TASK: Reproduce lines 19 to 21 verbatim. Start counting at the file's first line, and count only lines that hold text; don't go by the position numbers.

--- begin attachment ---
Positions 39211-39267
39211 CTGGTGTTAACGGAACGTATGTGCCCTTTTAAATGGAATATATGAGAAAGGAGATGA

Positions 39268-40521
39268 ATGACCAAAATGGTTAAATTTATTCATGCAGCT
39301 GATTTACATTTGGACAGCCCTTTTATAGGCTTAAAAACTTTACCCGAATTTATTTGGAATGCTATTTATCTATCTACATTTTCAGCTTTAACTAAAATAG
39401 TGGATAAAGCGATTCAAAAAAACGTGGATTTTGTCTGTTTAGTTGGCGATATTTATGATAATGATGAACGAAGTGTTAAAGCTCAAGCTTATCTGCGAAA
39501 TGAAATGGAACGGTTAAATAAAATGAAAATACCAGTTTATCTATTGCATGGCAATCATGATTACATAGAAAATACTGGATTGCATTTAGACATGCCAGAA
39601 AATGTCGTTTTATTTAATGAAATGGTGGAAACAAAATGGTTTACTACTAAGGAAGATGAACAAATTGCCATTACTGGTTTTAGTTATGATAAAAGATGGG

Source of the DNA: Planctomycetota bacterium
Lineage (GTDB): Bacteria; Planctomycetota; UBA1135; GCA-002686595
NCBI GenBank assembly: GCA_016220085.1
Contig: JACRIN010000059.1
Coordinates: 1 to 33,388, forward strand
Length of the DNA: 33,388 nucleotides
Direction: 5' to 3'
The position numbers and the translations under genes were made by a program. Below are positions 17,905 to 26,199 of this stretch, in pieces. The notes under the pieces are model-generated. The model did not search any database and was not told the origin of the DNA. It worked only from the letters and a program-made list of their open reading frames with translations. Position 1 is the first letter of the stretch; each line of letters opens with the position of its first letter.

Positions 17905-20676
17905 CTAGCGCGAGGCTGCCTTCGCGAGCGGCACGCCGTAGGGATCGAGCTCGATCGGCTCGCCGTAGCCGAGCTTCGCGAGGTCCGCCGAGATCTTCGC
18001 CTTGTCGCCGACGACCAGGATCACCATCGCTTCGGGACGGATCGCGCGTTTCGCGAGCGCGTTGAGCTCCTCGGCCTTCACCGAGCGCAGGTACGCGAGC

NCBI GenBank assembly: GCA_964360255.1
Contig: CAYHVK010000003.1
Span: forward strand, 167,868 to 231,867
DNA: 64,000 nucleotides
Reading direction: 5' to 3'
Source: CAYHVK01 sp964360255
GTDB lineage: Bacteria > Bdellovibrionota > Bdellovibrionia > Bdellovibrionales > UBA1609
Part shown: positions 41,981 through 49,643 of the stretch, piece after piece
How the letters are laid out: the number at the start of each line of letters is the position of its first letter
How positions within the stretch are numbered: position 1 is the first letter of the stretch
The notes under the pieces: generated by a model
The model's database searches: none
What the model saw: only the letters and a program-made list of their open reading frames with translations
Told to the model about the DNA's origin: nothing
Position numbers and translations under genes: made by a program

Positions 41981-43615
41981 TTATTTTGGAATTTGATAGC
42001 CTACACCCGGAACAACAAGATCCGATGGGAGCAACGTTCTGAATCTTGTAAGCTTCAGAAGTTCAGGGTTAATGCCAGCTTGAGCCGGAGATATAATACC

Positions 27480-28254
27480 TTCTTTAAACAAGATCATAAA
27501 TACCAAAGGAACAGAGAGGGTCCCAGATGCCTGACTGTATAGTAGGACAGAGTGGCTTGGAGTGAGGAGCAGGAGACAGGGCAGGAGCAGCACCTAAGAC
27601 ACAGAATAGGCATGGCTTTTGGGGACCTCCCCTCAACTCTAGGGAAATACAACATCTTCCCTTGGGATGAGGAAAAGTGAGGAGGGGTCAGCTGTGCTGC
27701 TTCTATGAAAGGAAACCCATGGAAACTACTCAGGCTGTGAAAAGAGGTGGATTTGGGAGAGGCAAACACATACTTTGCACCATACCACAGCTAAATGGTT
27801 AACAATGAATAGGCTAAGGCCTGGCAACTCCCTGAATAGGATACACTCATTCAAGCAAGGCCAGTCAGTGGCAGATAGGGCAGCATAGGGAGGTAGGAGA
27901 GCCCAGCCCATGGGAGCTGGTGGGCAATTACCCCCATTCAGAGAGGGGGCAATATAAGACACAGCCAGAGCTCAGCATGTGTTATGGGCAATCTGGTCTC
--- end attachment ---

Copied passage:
18001 CTTGTCGCCGACGACCAGGATCACCATCGCTTCGGGACGGATCGCGCGTTTCGCGAGCGCGTTGAGCTCCTCGGCCTTCACCGAGCGCAGGTACGCGAGC

NCBI GenBank assembly: GCA_964360255.1
Contig: CAYHVK010000003.1